Stress time-dependently influences the acquisition and retrieval of unrelated information by producing a memory of its own
- Department of Psychology, Sociology, and Criminal Justice, Ohio Northern University, Ada, OH, USA
Stress induces several temporally guided “waves” of psychobiological responses that differentially influence learning and memory. One way to understand how the temporal dynamics of stress influence these cognitive processes is to consider stress, itself, as a learning experience that influences additional learning and memory. Indeed, research has shown that stress results in electrophysiological and biochemical activity that is remarkably similar to the activity observed as a result of learning. In this review, we will present the idea that when a stressful episode immediately precedes or follows learning, such learning is enhanced because the learned information becomes a part of the stress context and is tagged by the emotional memory being formed. In contrast, when a stressful episode is temporally separated from learning or is experienced prior to retrieval, such learning or memory is impaired because the learning or memory is experienced outside the context of the stress episode or subsequent to a saturation of synaptic plasticity, which renders the retrieval of information improbable. The temporal dynamics of emotional memory formation, along with the neurobiological correlates of the stress response, are discussed to support these hypotheses.
What is Stress?
Stress is experienced during situations that pose a threat to an organism and leads to the activation of two major physiological systems, the sympathetic nervous system (SNS) and the hypothalamus-pituitary-adrenal (HPA) axis. SNS activation allows for the immediate fight-or-flight response through rapid release of epinephrine (EPI) and norepinephrine (NE) from the adrenal medulla (Gunnar and Quevedo, 2007). Activation of the HPA axis, on the other hand, leads to a slower response, eventually resulting in the release of corticosteroids from the adrenal cortex (de Kloet et al., 1999; Joels, 2001).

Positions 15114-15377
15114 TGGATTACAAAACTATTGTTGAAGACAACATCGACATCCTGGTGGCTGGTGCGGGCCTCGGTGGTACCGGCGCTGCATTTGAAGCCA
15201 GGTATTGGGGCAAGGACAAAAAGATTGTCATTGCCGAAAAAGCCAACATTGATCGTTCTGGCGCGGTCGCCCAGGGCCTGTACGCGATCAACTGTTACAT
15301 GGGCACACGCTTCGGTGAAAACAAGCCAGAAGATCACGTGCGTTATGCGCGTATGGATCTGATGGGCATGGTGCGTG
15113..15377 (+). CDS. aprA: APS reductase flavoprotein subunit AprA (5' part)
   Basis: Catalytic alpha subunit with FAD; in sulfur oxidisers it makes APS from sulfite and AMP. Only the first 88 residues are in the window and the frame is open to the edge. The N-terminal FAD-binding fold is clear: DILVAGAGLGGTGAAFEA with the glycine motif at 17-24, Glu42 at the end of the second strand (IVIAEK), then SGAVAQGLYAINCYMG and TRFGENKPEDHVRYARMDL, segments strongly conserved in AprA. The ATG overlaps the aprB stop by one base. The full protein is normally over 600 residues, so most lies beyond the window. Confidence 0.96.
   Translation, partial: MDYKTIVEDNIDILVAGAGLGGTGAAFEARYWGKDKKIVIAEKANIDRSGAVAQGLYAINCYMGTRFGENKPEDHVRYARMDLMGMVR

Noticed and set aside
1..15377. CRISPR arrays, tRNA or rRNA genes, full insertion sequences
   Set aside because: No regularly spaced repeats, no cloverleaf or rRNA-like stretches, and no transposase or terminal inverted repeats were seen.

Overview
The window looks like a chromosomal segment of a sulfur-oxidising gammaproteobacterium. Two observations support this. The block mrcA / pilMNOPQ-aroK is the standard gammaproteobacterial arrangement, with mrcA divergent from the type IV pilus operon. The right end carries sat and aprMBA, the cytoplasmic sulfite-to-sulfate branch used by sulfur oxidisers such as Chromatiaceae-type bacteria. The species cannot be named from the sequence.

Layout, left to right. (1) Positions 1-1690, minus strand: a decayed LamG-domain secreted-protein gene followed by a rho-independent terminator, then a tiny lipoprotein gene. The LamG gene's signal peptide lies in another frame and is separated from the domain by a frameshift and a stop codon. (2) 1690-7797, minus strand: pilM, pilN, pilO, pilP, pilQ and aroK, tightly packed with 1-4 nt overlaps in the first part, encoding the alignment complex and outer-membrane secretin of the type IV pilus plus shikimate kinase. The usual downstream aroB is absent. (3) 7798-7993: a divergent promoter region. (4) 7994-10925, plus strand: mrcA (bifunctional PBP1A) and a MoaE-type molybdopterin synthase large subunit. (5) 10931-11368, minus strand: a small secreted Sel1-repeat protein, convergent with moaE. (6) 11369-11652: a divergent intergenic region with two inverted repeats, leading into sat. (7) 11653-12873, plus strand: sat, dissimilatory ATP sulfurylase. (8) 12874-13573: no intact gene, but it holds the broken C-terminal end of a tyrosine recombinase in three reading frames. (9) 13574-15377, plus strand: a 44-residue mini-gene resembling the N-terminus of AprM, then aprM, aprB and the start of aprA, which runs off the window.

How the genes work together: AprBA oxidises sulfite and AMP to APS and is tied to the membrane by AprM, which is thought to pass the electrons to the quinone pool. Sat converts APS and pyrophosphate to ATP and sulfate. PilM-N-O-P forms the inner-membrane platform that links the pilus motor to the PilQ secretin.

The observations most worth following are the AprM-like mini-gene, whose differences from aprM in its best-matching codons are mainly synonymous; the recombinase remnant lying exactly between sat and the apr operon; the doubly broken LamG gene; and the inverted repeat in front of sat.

Stress response neurochemicals exert a profound effect on learning and memory by influencing cognitive brain areas, such as the hippocampus, prefrontal cortex (PFC), and amygdala. Both the hippocampus, which is crucial for the formation of declarative and spatial memories (Moser and Moser, 1998; Kaut and Bunsey, 2001; Broadbent et al., 2004; Eichenbaum, 2004; Squire et al., 2004; Broadbent et al., 2006), and the PFC, which is responsible for working memory and higher-order cognitive function (Rowe et al., 2001; Bechara, 2005; Nebel et al., 2005; Muller and Knight, 2006), have a high density of corticosteroid receptors (McEwen et al., 1968, 1969; Mcewen et al., 1970; Diorio et al., 1993; McGaugh, 2004), making them highly susceptible to the effects of stress. The amygdala is primarily responsible for the processing of emotional information and serves to exacerbate the stress response by enhancing HPA axis activity (McGaugh, 2004; Roozendaal et al., 2009). Stress differentially impacts learning that is dependent on these brain areas, and when considering the different forms of stress-memory interactions, the most complex appears to be that of stress effects on hippocampus-dependent memory (Zoladz et al., 2014a), which will be the focus of this review.